3 Here I stand. Testify against me in the presence of the Lord and his anointed. Whose ox have I taken? Whose donkey have I taken? Whom have I cheated? Whom have I oppressed? From whose hand have I accepted a bribe to make me shut my eyes? If I have done any of these things, I will make it right."

Matthew Henry's Commentary on 1 Samuel 12:3

Commentary on 1 Samuel 12:1-5

(Read 1 Samuel 12:1-5)

Samuel not only cleared his own character, but set an example before Saul, while he showed the people their ingratitude to God and to himself. There is a just debt which all men to their own good name, especially men in public stations, which is, to guard it against unjust blame and suspicions, that they may finish their course with honour, as well as with joy. And that we have in our places lived honestly, will be our comfort, under any slights and contempt that may be put upon us.

5 Samuel said to them, "The Lord is witness against you, and also his anointed is witness this day, that you have not found anything in my hand." "He is witness," they said.

Matthew Henry's Commentary on 1 Samuel 12:5

Commentary on 1 Samuel 12:1-5

(Read 1 Samuel 12:1-5)

Samuel not only cleared his own character, but set an example before Saul, while he showed the people their ingratitude to God and to himself. There is a just debt which all men to their own good name, especially men in public stations, which is, to guard it against unjust blame and suspicions, that they may finish their course with honour, as well as with joy. And that we have in our places lived honestly, will be our comfort, under any slights and contempt that may be put upon us.

17 "Son of man, I have made you a watchman for the people of Israel; so hear the word I speak and give them warning from me. 18 When I say to a wicked person, 'You will surely die,' and you do not warn them or speak out to dissuade them from their evil ways in order to save their life, that wicked person will die for[1] their sin, and I will hold you accountable for their blood. 19 But if you do warn the wicked person and they do not turn from their wickedness or from their evil ways, they will die for their sin; but you will have saved yourself. 20 "Again, when a righteous person turns from their righteousness and does evil, and I put a stumbling block before them, they will die. Since you did not warn them, they will die for their sin. The righteous things that person did will not be remembered, and I will hold you accountable for their blood. 21 But if you do warn the righteous person not to sin and they do not sin, they will surely live because they took warning, and you will have saved yourself."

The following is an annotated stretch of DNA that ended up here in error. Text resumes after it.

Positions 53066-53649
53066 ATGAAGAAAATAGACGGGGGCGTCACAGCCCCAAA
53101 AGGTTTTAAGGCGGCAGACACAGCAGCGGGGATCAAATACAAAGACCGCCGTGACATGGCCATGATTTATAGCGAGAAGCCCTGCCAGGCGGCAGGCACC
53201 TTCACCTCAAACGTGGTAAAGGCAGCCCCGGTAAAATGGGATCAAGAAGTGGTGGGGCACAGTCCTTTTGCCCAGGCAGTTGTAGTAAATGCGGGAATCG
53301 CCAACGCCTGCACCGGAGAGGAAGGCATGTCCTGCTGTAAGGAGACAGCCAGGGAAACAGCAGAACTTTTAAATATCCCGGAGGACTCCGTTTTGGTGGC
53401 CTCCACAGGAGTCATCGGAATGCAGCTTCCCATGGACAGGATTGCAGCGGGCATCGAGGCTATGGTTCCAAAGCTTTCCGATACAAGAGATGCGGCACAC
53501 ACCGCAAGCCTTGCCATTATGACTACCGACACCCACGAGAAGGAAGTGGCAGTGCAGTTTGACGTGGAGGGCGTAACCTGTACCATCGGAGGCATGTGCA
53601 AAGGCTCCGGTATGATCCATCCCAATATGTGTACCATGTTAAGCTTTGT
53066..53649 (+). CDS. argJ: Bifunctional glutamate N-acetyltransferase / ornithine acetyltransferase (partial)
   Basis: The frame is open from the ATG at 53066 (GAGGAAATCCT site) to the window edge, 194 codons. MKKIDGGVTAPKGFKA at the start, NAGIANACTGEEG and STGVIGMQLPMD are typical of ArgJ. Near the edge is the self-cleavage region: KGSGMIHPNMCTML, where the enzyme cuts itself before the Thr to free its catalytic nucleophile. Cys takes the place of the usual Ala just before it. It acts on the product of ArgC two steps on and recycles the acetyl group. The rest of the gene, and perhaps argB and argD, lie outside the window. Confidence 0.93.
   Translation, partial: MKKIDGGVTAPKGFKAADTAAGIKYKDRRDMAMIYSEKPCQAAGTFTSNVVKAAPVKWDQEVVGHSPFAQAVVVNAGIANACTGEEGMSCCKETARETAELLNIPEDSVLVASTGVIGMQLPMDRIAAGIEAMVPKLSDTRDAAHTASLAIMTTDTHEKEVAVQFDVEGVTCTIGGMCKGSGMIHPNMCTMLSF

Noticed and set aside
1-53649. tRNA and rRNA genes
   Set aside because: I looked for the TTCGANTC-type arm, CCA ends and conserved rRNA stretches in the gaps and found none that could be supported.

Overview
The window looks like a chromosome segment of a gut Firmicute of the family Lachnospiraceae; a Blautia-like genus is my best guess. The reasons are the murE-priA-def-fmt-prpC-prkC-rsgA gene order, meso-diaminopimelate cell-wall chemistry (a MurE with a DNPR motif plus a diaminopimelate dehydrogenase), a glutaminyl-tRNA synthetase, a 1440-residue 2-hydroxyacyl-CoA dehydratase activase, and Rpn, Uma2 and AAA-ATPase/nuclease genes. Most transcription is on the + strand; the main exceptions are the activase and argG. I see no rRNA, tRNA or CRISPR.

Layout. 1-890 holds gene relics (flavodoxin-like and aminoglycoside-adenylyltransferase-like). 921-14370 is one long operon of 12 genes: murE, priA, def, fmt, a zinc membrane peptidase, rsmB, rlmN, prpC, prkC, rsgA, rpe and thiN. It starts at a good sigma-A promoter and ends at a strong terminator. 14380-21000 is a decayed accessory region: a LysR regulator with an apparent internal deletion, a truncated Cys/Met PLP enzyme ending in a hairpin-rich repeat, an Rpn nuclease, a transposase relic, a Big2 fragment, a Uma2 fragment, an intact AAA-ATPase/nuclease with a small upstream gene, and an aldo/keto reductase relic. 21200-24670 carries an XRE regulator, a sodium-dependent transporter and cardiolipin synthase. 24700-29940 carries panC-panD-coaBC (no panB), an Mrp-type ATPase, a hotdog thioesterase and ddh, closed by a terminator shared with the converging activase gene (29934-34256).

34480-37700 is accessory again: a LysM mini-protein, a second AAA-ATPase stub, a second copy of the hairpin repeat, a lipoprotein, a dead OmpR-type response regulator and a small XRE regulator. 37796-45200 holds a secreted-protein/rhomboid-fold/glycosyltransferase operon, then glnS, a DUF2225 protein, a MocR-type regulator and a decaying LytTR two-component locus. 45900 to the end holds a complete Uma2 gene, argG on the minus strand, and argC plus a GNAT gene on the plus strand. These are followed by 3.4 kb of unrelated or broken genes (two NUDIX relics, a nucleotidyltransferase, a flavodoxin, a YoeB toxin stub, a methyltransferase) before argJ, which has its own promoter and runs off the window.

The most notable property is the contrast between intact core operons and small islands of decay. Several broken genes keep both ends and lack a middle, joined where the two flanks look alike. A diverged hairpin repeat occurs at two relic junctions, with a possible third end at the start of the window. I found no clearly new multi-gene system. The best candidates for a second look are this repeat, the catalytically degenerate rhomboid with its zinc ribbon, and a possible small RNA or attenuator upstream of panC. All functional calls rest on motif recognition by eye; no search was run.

Matthew Henry's Commentary on Ezekiel 3:17-21

Commentary on Ezekiel 3:12-21

(Read Ezekiel 3:12-21)

This mission made the holy angels rejoice. All this was to convince Ezekiel, that the God who sent him had power to bear him out in his work. He was overwhelmed with grief for the sins and miseries of his people, and overpowered by the glory of the vision he had seen. And however retirement, meditation, and communion with God may be sweet, the servant of the Lord must prepare to serve his generation. The Lord told the prophet he had appointed him a watchman to the house of Israel. If we warn the wicked, we are not chargeable with their ruin. Though such passages refer to the national covenant made with Israel, they are equally to be applied to the final state of all men under every dispensation. We are not only to encourage and comfort those who appear to be righteous, but they are to be warned, for many have grown high-minded and secure, have fallen, and even died in their sins. Surely then the hearers of the gospel should desire warnings, and even reproofs.

8 When I say to the wicked, 'You wicked person, you will surely die,' and you do not speak out to dissuade them from their ways, that wicked person will die for[2] their sin, and I will hold you accountable for their blood.

Matthew Henry's Commentary on Ezekiel 33:8

Commentary on Ezekiel 33:1-9

(Read Ezekiel 33:1-9)

The prophet is a watchman to the house of Israel. His business is to warn sinners of their misery and danger. He must warn the wicked to turn from their way, that they may live. If souls perish through his neglect of duty, he brings guilt upon himself. See what those have to answer for, who make excuses for sin, flatter sinners, and encourage them to believe they shall have peace, though they go on. How much wiser are men in their temporal than in their spiritual concerns! They set watchmen to guard their houses, and sentinels to warn of the enemies' approach, but where the everlasting happiness or misery of the soul is at stake, they are offended if ministers obey their Master's command, and give a faithful warning; they would rather perish, listening to smooth things.

9 But if you do warn the wicked person to turn from their ways and they do not do so, they will die for their sin, though you yourself will be saved.

Matthew Henry's Commentary on Ezekiel 33:9

Commentary on Ezekiel 33:1-9

(Read Ezekiel 33:1-9)

The prophet is a watchman to the house of Israel. His business is to warn sinners of their misery and danger. He must warn the wicked to turn from their way, that they may live. If souls perish through his neglect of duty, he brings guilt upon himself. See what those have to answer for, who make excuses for sin, flatter sinners, and encourage them to believe they shall have peace, though they go on. How much wiser are men in their temporal than in their spiritual concerns! They set watchmen to guard their houses, and sentinels to warn of the enemies' approach, but where the everlasting happiness or misery of the soul is at stake, they are offended if ministers obey their Master's command, and give a faithful warning; they would rather perish, listening to smooth things.